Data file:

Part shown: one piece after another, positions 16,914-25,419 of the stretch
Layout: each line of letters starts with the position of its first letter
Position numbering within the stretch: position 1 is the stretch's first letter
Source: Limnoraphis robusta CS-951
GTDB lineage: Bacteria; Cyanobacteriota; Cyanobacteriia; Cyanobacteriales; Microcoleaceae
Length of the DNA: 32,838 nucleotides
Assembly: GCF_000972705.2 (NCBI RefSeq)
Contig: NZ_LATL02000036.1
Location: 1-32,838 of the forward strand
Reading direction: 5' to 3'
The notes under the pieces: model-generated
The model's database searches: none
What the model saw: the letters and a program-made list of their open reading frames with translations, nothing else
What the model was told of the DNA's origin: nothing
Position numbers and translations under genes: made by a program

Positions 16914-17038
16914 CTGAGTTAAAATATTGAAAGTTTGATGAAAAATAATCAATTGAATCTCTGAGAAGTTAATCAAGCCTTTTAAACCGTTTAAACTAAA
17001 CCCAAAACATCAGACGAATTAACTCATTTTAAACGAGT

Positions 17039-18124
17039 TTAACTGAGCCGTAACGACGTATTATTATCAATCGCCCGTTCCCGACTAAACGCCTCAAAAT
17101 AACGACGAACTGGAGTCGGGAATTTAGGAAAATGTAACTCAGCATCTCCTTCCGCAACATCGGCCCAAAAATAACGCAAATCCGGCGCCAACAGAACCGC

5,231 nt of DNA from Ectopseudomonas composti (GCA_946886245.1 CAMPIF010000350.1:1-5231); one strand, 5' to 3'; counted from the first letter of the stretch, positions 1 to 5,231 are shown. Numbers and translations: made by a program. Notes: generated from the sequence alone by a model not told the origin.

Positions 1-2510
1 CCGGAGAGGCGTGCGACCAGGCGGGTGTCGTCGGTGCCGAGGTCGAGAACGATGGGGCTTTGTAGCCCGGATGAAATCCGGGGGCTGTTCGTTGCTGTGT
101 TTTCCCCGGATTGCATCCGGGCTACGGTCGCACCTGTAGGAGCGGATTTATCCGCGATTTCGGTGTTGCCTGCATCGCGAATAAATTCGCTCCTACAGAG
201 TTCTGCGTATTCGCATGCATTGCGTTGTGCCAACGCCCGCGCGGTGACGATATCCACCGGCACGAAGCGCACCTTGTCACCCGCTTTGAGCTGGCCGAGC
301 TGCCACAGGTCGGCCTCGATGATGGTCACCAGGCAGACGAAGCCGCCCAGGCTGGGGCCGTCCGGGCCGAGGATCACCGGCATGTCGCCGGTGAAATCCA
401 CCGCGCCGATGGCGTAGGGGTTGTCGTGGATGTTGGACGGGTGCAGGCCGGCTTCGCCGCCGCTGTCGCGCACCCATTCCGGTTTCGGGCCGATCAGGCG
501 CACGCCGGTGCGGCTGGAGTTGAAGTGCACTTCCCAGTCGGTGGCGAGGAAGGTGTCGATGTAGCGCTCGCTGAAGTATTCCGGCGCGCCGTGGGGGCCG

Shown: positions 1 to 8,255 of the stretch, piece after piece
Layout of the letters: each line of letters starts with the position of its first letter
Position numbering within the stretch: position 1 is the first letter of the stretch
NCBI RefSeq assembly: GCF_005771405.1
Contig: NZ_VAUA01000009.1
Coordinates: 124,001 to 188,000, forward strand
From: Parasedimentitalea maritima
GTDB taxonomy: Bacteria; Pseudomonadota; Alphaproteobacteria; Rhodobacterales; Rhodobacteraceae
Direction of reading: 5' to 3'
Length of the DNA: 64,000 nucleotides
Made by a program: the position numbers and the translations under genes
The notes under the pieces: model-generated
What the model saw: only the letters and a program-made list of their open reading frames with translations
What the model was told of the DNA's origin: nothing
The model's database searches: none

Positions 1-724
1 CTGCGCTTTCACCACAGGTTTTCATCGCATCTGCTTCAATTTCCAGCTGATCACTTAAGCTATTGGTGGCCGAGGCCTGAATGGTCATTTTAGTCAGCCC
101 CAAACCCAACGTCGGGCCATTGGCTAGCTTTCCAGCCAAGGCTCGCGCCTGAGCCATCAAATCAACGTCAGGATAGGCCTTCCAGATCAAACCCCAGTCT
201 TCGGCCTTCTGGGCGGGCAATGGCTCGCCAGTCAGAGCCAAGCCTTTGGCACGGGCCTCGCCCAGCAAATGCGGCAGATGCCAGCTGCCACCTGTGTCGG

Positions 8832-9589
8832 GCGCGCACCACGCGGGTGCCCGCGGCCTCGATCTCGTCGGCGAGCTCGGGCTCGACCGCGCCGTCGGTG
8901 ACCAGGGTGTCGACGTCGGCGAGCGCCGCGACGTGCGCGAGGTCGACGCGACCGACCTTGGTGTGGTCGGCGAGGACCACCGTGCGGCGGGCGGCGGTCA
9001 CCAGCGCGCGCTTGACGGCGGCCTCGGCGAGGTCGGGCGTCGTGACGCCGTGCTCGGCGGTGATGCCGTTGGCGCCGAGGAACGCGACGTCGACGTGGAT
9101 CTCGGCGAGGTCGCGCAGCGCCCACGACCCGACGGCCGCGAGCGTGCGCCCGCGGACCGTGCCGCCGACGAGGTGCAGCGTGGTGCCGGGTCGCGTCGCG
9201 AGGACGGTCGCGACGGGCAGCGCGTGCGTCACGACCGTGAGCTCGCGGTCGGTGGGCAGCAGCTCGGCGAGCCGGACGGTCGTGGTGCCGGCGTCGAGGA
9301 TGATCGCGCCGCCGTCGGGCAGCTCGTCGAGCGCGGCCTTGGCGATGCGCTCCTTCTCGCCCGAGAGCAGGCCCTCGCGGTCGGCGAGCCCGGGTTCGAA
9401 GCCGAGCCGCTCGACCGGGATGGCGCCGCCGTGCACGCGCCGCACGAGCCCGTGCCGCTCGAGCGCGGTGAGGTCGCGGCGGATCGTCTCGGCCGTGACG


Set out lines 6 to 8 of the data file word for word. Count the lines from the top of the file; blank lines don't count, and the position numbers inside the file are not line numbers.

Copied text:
Length of the DNA: 32,838 nucleotides
Assembly: GCF_000972705.2 (NCBI RefSeq)
Contig: NZ_LATL02000036.1